Watching Pablo .aug14

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August 14, 2013

There are times when it just feels like a movie or a book; reality takes on the nature of popular fiction.

Yesterday time and rhythm were sort of reinvented.  I’m not a person who naturally sits and waits quietly; I’m almost always multitasking.  But the last 24 hours I have tended to focus deeply on the one thing in front of me.

Yesterday it was watching Pablo.

Shortly before Rachel left for work around 2, I realized that Pablo had been on his feet for hours, slowly walking from room to room, panting heavily.  When he lies down, the pressure against his diaphragm is too great, so it’s easier for him to breathe standing up.

He’d lost his breakfast along with the medicine Rachel gave him. He’d had no water, or very little.

I went into the living room and sat on the sofa, not far from where he was standing in the middle of the rug.  Speaking to him quietly, and sometimes silently, I encouraged him to lie down.

The longer he stood, the harder I cried.  About the time I began to calm down, he sat and then lay down in his familiar sentry position.  He reminded me of Rachel as a baby, just simply not willing to give it up and go to sleep.  His head would loll nearly to his front legs, and then bob up again.  He was on the job as best he could be, listening for intruders or the sound of his people moving about the house.

Not long after Rachel left, I thought it might be a good idea for Elijah to come by after school.  He wasn’t due home for another 24 hours and that might be too late.  I sent her a text.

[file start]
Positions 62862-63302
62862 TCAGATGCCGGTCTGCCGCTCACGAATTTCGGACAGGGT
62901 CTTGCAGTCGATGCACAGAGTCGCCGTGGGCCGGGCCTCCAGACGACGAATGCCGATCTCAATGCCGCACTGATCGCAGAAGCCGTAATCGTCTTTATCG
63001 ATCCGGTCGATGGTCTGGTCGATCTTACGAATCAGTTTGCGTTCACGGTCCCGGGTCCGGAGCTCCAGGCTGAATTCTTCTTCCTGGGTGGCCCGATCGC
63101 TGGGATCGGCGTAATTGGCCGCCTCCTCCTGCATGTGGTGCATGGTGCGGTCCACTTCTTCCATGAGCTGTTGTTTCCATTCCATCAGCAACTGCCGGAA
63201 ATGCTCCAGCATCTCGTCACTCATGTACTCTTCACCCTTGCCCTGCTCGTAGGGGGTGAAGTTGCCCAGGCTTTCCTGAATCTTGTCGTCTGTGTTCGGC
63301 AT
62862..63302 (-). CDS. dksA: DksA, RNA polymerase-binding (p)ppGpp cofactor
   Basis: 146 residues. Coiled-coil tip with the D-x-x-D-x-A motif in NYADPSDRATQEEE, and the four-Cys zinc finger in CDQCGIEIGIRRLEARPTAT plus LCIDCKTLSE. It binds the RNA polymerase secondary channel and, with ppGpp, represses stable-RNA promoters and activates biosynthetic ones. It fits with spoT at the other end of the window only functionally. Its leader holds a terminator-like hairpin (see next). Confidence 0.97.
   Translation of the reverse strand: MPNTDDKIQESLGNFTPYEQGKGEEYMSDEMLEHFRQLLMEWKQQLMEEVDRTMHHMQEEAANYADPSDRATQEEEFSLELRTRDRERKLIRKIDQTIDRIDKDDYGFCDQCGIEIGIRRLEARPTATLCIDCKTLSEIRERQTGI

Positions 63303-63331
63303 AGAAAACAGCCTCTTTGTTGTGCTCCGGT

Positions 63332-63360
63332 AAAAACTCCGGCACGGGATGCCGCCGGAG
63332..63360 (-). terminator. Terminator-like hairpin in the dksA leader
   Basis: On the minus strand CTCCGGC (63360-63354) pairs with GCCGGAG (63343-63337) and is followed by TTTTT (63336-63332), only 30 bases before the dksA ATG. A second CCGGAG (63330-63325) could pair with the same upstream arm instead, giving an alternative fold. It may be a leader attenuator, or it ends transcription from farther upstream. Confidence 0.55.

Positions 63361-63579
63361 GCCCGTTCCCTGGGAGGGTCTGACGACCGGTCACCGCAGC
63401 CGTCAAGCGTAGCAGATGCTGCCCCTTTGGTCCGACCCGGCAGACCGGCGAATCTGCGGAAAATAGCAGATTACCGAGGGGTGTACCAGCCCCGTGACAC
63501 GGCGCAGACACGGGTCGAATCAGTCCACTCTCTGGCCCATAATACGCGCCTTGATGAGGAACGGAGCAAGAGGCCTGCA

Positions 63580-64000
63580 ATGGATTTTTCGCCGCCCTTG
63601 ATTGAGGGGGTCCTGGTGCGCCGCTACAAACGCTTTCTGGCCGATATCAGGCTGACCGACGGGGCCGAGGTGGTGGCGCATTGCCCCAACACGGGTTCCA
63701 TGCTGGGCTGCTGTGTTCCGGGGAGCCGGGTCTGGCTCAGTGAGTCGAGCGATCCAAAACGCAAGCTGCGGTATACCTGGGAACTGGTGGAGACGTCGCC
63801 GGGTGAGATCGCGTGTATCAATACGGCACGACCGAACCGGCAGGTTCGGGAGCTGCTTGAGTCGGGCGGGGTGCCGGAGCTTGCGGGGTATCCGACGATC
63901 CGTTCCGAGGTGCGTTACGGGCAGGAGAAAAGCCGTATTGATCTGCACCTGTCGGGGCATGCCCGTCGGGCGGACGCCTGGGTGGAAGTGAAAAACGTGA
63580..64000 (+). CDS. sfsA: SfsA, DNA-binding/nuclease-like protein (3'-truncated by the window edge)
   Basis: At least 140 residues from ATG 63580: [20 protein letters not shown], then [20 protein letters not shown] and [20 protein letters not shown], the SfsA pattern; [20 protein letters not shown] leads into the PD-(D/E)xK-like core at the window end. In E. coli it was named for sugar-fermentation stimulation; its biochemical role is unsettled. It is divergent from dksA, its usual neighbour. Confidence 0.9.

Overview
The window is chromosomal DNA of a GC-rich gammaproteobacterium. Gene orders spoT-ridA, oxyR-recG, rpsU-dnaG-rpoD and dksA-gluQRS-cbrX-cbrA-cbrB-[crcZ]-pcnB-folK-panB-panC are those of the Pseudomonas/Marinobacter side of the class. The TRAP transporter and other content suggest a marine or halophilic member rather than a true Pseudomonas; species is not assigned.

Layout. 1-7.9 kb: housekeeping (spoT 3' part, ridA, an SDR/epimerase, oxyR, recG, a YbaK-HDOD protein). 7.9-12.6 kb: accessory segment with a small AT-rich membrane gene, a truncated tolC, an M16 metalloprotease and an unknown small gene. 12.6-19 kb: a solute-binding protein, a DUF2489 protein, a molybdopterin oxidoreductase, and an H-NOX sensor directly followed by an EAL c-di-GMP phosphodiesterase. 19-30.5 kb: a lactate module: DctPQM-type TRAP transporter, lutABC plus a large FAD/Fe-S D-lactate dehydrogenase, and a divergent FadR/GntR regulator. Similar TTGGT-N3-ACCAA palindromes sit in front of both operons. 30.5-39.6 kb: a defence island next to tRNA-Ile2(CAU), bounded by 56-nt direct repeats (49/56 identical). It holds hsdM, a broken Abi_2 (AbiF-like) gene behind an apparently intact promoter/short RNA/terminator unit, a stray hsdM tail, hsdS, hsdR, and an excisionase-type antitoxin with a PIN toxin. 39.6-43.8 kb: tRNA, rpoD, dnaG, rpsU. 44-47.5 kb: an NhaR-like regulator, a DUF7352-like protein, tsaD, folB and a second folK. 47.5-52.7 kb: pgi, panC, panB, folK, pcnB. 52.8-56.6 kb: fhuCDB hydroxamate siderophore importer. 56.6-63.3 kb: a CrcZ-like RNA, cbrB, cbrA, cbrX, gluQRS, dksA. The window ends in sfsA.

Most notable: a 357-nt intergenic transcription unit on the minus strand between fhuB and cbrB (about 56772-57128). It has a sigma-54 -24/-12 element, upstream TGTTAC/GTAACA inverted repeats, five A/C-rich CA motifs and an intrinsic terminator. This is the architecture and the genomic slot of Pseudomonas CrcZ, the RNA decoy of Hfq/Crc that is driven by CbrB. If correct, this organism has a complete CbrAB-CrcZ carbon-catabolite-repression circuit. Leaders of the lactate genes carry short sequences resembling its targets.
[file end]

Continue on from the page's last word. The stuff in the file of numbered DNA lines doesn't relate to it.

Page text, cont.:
She called me and we had a brief conversation.  Perhaps it was hearing her voice on my phone; perhaps it was the mention of Elijah’s name; perhaps it was coincidence, but Pablo rallied brightly and went to the front door.

Pablo and Vincent

Pablo surveying his turf,
Vincent watching his back.

I walked out front with him and he looked to the street and then the driveway.  He was clearly on alert, for what I could not tell.

We walked back into the house, and with a burst of energy, he scrambled up the stairs and went from room to room, looking for either Rachel or Elijah.  I sat down on the top stair and waited for him to give up the search.

Between us, Rachel and I had managed to get him to take a half-pill of Lasix every 30 minutes or so by crushing it, folding it into peanut butter and wrapping it in a strip of turkey breast.  But he had so little appetite that he would only accept the one small bite and refuse to eat more.

When Christian arrived with Elijah, we were still at the top of the stairs.  I had placed a small fan on the floor on the landing, so he could stand in front of it.  I know when I’ve had breathing problems in the past, that always seemed to help.  It seemed to help him, too.

The four of us went into my room. Elijah sat on the bed with me and Christian sat in The Chair.  They asked questions and I answered them.  Elijah offered suggestions and we tried some of them.  Others, like encouraging him to eat kibble, I discouraged, explaining that I didn’t think he’d keep it down.

I showed Elijah how to make a pill pocket and gave him an extra bite of turkey just in case.  I could feel Elijah’s bitter sadness when he handed me the food that Pablo had refused.

Elijah was able to get him to drink some water.  We had a bowl stationed every few feet throughout the house.

When it came time for them to leave, I walked Christian and Elijah downstairs.  Pablo stood at the top landing, sides heaving, looking down.  The two of them begged him to come down and I gently explained that he was too weak, that he’d surely come if he could.  Elijah pressed his face against his dad’s shirt and they stood together for a long moment.  I told Elijah he would see Pablo tomorrow.  At that moment, I felt that he would.